The British Prime Minister says children in the UK have suffered sexual abuse on an "industrial scale" with authorities failing to tackle the problem.
Outlining plans to tackle child sexual exploitation, David Cameron accused people and organisations of "walking on by".
Teachers, councillors and social workers in England and Wales who fail to protect children could face up to five years in jail under the proposals.
And police will now prioritise sexual exploitation as a national threat.
This means such abuse will be treated in a similar way to serious and organised crime, with police forces, chief constables and police and crime commissioners having a duty to collaborate in order to protect children.
The proposals coincide with the release of a review into abuse of children in Oxfordshire that found as many as 373 children may have been the victims of sexual grooming in the county during the past 16 years.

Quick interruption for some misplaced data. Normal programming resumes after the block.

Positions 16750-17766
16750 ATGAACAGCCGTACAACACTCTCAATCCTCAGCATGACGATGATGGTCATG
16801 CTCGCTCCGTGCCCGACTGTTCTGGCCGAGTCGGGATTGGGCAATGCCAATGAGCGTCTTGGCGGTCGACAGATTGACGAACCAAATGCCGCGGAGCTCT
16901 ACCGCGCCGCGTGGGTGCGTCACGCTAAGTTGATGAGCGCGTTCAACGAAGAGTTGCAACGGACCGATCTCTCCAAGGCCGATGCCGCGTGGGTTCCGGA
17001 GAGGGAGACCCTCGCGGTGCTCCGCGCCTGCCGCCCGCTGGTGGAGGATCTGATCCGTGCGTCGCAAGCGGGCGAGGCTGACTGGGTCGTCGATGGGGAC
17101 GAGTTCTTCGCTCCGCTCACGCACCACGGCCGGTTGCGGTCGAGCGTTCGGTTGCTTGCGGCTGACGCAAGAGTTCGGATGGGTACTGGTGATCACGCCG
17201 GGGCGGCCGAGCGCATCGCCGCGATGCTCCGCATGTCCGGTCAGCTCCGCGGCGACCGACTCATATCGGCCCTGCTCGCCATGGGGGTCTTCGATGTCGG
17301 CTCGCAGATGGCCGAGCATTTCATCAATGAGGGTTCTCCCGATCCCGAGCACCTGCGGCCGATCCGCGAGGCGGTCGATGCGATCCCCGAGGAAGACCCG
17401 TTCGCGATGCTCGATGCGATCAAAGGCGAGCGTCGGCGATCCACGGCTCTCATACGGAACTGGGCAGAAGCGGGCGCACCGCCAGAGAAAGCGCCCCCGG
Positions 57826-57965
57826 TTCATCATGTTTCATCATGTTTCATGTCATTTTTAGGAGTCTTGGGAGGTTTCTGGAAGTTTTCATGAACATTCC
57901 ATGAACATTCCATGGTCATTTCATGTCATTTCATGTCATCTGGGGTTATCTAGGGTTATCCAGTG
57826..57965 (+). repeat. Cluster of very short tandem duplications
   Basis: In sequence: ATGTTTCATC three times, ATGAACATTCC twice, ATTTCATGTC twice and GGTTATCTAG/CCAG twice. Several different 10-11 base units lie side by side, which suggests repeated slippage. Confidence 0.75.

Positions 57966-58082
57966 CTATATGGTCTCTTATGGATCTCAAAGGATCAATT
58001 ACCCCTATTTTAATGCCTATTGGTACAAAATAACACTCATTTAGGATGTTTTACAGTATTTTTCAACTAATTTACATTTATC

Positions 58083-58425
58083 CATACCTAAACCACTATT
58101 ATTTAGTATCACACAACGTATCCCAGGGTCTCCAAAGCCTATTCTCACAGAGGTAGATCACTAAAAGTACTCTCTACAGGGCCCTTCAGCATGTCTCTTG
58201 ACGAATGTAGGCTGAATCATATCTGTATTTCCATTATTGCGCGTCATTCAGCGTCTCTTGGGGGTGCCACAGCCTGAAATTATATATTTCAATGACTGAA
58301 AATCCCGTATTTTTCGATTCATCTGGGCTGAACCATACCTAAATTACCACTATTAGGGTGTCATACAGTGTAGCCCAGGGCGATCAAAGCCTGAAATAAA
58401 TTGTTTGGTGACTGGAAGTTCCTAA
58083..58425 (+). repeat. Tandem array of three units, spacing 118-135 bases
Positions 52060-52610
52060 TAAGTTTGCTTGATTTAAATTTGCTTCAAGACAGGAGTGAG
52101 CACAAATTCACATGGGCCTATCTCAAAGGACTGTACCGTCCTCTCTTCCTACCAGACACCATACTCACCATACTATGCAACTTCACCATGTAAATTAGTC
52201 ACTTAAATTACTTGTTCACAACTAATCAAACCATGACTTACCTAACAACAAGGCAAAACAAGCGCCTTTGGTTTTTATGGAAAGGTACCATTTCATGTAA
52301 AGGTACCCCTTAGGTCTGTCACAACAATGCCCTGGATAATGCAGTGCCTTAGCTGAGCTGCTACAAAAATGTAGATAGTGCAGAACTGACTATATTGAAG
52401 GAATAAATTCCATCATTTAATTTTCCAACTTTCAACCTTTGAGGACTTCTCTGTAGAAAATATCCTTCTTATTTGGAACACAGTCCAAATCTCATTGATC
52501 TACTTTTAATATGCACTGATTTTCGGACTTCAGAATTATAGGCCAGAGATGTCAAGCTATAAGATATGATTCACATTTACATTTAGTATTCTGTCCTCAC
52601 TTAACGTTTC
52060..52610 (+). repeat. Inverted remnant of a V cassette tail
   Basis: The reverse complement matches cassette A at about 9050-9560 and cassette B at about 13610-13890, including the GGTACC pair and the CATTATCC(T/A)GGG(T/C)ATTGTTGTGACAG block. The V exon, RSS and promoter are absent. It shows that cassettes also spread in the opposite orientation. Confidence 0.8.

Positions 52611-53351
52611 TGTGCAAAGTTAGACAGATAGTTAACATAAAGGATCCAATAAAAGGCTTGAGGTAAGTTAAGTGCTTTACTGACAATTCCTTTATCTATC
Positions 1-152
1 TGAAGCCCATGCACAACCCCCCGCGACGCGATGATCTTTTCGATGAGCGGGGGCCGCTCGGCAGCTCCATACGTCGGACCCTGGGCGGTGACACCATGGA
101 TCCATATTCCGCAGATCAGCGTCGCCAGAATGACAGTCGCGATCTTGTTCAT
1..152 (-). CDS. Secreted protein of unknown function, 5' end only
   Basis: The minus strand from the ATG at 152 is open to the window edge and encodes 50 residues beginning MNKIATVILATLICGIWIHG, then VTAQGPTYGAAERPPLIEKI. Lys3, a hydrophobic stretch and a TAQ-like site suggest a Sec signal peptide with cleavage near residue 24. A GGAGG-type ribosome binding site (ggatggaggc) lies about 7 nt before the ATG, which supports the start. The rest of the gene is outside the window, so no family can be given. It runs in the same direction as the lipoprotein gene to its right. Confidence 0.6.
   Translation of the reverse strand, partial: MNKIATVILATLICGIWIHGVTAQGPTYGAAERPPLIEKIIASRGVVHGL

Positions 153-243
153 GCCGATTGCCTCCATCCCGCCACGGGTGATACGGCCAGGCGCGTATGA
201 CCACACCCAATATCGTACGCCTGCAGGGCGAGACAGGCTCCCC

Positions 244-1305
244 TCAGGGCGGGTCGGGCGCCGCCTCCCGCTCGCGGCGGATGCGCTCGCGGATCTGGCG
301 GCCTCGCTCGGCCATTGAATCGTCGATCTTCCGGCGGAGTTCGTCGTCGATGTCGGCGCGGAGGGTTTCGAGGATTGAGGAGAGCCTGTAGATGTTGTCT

The investigation followed the prosecution of a sex gang of seven men who abused girls in Oxford between 2004 and 2012 and found that police and the local council made "many errors" in that case.
The new plans, which are going out to consultation, involve making it a criminal offence to wilfully neglect those at risk of, and victims of, child sexual abuse.
Social workers, education practitioners and local councillors would be covered by the sanction, which would be introduced as an extension of the crime of wilful neglect of patients by care workers in this year's Criminal Justice and Courts Act.
The plans were unveiled at a meeting in Downing Street - attended by victims, survivors' groups, ministers, police chiefs, council leaders, child protection experts, and health and social care providers.
The opposition Labour party has criticised the plans as a "missed opportunity", saying the government is not going far enough.